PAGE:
emilygrizzly my ceramic work | my drawings
( more links )

living at my parents' house
& drawing every day.

Friday. So much stuff bought for my trip. I was tiiiired when I came home to draw.

Wednesday. Cartoon Kayla is probably one of the cutest things I’ve ever drawn. (She is very freckly in real life.)

Tuesday. Catching up on this week’s scans. Everyone at my work was sick this week, but I avoided it. Or so I think…


imm030_29 (by wylka)

Monday. This day was very packed, and I was exhausted at the end. I watched Dexter with Nick in the evening, so here’s a Michael C Hall doodle. When I inked this drawing, he somehow magically turned into a freakin’ Jellicle Cat.

Cass up on that hill covered in thistles I mentioned in this post.

(near Scappoose, Oregon)


A Native American sends smoke signals in Montana, June 1909.Photograph by Dr. Joseph K. Dixon, National Geographic Creative

Sunday. Berries from our yard.

Adventures outdoors (and more) on my Instagram.

Jackson Creek / Bob Johnson cabin: A hike between Gilkison Road and Rocky Point

Distance: 1.3 miles out and back
Time: 1 hr mosey speed
Nearest town: Scappoose

For this hike, you can start at either end. I began at Rocky Point Road, and it’s downhill all the way to Gilkison. It’s particularly steep near the Rocky Point gate, so the last quarter mile back to the car is quite the climb. The parking is more limited on Gilkison road, but starting there would make for a more satisfying hike with a summit.



Terrain: Gravelly and steep on the Rocky Point side. Forested and wet (muddy even in July) along the creek on the Gilkison end, with lots of overgrown plants and stinging nettle.


I’d never seen nettle taller than me before, but let me tell you, it does exist along Jackson Creek. Your choices are: A) wear long pants B) avoid plants growing all over the path C) be okay with getting stung.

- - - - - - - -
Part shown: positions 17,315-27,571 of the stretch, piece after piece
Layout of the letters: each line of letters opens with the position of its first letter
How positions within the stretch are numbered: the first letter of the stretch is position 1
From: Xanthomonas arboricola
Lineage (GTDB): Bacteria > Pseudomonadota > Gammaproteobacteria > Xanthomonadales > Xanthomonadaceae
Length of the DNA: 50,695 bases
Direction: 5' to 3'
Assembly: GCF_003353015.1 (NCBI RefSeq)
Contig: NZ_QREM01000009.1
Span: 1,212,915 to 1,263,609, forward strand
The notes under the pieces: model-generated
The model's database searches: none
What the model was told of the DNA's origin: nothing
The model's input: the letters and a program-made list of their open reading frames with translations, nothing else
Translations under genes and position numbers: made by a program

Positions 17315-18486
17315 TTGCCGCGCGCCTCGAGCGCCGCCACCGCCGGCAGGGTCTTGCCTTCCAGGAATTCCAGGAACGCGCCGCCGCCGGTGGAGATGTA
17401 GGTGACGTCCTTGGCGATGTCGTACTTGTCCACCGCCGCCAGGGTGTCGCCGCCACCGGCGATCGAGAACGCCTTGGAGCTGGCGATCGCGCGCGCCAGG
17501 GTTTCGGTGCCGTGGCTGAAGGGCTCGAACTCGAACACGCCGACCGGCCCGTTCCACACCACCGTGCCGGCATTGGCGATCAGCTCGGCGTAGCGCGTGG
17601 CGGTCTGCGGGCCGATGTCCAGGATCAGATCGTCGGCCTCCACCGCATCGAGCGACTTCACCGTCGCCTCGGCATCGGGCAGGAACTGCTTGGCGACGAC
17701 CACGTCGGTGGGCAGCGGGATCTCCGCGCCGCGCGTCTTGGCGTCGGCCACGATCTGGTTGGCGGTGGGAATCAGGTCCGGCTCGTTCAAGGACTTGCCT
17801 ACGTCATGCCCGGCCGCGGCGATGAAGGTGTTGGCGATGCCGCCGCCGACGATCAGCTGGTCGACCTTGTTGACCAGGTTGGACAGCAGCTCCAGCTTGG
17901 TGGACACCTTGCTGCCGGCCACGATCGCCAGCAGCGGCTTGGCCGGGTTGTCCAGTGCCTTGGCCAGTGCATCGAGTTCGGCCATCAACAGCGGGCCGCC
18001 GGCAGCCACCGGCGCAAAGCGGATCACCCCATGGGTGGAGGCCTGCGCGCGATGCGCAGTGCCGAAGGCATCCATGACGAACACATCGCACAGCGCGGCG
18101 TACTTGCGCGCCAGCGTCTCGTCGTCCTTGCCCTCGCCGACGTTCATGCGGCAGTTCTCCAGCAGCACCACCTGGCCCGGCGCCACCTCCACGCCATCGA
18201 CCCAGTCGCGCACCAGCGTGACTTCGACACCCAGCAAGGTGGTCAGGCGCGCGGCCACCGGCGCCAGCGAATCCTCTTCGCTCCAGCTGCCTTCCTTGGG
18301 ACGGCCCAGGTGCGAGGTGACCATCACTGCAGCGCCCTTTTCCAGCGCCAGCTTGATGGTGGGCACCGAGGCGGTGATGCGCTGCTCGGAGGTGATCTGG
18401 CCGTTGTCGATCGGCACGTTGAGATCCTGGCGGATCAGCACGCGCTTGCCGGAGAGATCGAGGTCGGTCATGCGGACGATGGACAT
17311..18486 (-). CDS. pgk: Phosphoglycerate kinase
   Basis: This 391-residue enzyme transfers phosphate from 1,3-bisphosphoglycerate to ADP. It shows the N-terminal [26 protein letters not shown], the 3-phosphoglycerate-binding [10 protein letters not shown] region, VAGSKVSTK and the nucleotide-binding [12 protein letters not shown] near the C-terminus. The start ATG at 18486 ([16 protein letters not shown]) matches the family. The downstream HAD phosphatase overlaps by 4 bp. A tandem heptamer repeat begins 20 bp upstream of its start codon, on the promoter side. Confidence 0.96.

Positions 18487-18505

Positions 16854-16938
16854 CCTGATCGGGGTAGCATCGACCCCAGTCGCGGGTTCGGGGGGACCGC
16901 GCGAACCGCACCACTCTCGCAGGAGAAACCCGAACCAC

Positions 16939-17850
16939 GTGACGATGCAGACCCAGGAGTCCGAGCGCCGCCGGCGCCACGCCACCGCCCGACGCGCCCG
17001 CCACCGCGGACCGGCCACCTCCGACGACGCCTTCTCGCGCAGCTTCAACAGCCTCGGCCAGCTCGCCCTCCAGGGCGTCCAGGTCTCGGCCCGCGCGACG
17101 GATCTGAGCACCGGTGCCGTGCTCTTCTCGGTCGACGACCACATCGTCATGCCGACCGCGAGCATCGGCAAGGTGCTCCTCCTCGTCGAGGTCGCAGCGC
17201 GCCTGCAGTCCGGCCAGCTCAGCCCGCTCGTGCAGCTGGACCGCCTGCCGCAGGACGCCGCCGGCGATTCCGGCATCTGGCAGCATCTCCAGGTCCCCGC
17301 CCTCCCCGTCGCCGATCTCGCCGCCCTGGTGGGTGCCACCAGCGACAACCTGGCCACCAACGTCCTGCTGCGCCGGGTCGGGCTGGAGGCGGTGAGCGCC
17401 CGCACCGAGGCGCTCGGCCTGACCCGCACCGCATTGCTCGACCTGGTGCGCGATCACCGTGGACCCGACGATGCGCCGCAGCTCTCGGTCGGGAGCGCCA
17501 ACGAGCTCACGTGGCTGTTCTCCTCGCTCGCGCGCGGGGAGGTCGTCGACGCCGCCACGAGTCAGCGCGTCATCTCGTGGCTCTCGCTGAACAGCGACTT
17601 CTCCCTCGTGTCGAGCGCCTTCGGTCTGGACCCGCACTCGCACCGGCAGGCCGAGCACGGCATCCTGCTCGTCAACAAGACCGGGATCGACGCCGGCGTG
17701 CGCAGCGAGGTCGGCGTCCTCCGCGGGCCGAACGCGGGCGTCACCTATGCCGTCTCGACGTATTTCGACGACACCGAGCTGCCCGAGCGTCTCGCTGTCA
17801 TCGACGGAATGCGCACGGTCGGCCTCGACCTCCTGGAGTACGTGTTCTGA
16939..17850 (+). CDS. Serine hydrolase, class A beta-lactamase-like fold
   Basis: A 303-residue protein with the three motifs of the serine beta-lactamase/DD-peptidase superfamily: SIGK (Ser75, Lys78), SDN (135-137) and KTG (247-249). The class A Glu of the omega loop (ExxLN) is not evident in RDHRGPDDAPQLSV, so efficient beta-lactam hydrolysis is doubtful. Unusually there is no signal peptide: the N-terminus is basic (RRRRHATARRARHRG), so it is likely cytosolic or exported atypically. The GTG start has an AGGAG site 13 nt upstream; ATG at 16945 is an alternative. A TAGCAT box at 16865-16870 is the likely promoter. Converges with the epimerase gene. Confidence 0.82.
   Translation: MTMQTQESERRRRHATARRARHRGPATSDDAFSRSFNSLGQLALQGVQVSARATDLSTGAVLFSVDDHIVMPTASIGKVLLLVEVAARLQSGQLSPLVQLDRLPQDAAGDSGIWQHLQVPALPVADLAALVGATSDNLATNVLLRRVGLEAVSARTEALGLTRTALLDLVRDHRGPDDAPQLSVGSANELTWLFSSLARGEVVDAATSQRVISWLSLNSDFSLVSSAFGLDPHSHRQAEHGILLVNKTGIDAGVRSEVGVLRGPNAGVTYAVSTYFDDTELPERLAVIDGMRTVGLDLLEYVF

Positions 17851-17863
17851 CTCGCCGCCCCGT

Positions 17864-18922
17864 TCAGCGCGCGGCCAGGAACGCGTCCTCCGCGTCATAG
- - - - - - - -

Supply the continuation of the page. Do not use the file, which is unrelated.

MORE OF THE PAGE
Trail tips: Going from Rocky Point, when the trail splits, keep taking the paths that go downhill. If you’re starting at Gilkison, when the narrow trail comes to the as-wide-as-a-car dirt road, go right up the hill. (If you take a wrong turn, the trail will soon become a dead end.)


Landmark(s): Roughly halfway through the hike, you can find the remains of a log cabin (once burnt down, now with the frame of the house rebuilt) and an outhouse of the same style. In front of the house, there is a memorial plaque for Bob Johnson, a member of the Boy Scouts. My gut (no real evidence) tells me that a scout troop rebuilt the frame of the cabin and then lost money and/or members, so the project was never finished. Pre-Boy Scouts, this property was once host to a shoot-out between a criminal and a group of locals. You can read the entire gripping tale here: [link].



Views: Near the cabin, there is a clearing that faces northeast, with a great view of Mt St Helens. Nearby, there is also a hill overgrown with thistles that you can climb up and get a better view of the valley. However, I don’t recommend clambering through the thistles, as you can see the mountain just as well from the road.


If you wanted to make the hike shorter (and avoid the steep hill perpendicular to Rocky Point), you could start at Gilkison, hike up to the cabin, and then turn around back to the car.


Monique Rutherford

Untitled, 2012

Woodfired clay

9.5 x 4.5 x 3 inches

24.1 x 11.4 x 7.6 cm

MRu 6

Saturday. They call me The Finisher. Well, they don’t really, but they probably should. I clean plates and eat apple cores.

"When we adults think of children, there is a simple truth that we ignore: childhood is not preparation for life; childhood is life. A child isn’t getting ready to live; a child is living.”
— John A Taylor, Notes on an Unhurried Journey